What is offensive and distasteful to some will be seen as a matter of political correctness to others. It’s all in the way you look at things.
Continue Reading Star public editor: Can we talk, please, about political correctness run amok?
The Globe public editor explains how an error can slip into a story and be repeated for months with no one noticing.
Continue Reading Globe public editor: How a mistake keeps getting repeated
Artists have licence to disregard facts. Journalists do not.
Continue Reading Star public editor: Slutwalk and the fact of the art
The Ontario Press Council ruled that including the complainant’s and his wife’s name in an article on the court proceedings of an individual convicted of drug related crimes exposed them to unwanted publicity and possible negative consequences in their careers.
Kathy English, public editor of The Toronto Star, will discuss the role of public editors and media ombudsmen and how they bridge the divide between journalists and their audiences. This session will be live-blogged by students at Wilfrid Laurier University's Brantford campus.
Even though the announcement of Nelson Mandela’s death was made in the late afternoon, much of what you read in the newspaper has been prepared for weeks, months and in some cases years, writes The Globe and Mail's public editor Sylvia Stead.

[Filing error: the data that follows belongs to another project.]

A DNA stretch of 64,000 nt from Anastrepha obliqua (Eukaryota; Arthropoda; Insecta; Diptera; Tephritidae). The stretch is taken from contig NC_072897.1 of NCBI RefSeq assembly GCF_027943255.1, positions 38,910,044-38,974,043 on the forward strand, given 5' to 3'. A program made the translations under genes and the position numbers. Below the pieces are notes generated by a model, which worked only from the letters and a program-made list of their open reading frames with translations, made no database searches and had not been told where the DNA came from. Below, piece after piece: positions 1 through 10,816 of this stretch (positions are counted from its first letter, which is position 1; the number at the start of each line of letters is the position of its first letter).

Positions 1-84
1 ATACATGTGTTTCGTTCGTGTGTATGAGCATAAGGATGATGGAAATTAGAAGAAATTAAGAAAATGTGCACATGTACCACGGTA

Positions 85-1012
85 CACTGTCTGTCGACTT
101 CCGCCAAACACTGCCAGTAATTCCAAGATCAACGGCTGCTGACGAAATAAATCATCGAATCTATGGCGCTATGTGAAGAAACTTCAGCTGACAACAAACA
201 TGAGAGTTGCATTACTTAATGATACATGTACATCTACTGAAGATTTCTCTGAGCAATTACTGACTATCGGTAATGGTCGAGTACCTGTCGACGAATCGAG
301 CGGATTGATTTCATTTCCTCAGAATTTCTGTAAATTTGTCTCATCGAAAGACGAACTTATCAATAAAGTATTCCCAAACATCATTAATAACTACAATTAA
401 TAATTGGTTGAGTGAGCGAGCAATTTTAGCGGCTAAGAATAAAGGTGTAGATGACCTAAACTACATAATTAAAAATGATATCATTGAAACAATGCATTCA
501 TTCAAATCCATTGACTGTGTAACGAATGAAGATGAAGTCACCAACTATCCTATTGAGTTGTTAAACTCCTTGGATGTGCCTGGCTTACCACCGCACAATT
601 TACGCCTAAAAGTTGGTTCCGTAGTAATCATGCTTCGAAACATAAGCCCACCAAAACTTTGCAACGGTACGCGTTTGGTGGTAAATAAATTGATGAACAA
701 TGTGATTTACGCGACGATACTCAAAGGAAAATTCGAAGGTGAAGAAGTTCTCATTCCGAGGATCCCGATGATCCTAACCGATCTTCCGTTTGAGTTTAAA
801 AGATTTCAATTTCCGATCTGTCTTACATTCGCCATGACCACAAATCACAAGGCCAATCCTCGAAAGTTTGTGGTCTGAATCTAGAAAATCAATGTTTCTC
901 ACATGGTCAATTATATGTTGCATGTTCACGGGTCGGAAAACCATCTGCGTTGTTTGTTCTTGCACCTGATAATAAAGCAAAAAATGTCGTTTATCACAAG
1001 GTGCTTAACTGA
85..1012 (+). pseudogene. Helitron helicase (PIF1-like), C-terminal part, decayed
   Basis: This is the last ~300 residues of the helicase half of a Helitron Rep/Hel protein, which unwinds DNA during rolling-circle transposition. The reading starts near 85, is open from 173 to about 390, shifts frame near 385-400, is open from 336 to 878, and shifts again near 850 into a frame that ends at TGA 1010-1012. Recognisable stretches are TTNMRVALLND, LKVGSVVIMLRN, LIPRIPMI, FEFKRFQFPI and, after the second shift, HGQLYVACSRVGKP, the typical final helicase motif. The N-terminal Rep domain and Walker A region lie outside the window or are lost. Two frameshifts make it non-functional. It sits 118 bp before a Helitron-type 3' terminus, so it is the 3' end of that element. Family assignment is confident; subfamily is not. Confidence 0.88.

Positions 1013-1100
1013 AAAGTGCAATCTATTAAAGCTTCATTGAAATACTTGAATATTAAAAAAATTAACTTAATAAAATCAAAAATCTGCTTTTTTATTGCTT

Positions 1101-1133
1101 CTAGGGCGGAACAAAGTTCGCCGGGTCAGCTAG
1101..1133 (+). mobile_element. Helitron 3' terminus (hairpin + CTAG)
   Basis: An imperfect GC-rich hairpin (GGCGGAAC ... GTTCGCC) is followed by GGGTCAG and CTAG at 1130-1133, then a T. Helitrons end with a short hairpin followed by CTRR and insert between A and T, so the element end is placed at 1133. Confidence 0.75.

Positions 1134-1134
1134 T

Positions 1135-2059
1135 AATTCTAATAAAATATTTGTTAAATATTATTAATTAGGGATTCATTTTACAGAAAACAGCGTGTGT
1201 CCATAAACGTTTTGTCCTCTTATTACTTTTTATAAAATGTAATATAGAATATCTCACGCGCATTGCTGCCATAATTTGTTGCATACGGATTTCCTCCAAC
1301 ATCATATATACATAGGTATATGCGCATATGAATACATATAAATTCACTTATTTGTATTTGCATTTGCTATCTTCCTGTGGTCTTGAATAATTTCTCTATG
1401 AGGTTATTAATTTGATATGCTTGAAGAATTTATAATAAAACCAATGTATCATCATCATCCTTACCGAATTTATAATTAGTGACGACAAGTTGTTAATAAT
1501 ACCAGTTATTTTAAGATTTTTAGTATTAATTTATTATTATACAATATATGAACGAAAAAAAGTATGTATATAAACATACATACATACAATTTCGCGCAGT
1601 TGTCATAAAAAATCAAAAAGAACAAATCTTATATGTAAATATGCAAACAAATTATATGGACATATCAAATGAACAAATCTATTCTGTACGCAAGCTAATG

The Globe and Mail's public editor Sylvia Stead asked readers to be reporters for the day and offer (up to) five questions they have for Toronto Mayor Rob Ford.
Canadian Journalists for Free Expression honour courageous journalists who seek truth and report it whatever the obstacles, including jail and torture.
In the medium of television, you don't have a story without images. CBC's investigative documentary program, the fifth estate is no stranger to that problem. But when its producers decided to present the stories of two people who escaped from North Korea, they faced a unique journalistic challenge. How do you illustrate a story for TV when you have no access to the country where it happened—and it's almost impossible to verify the details? Enter the animated documentary.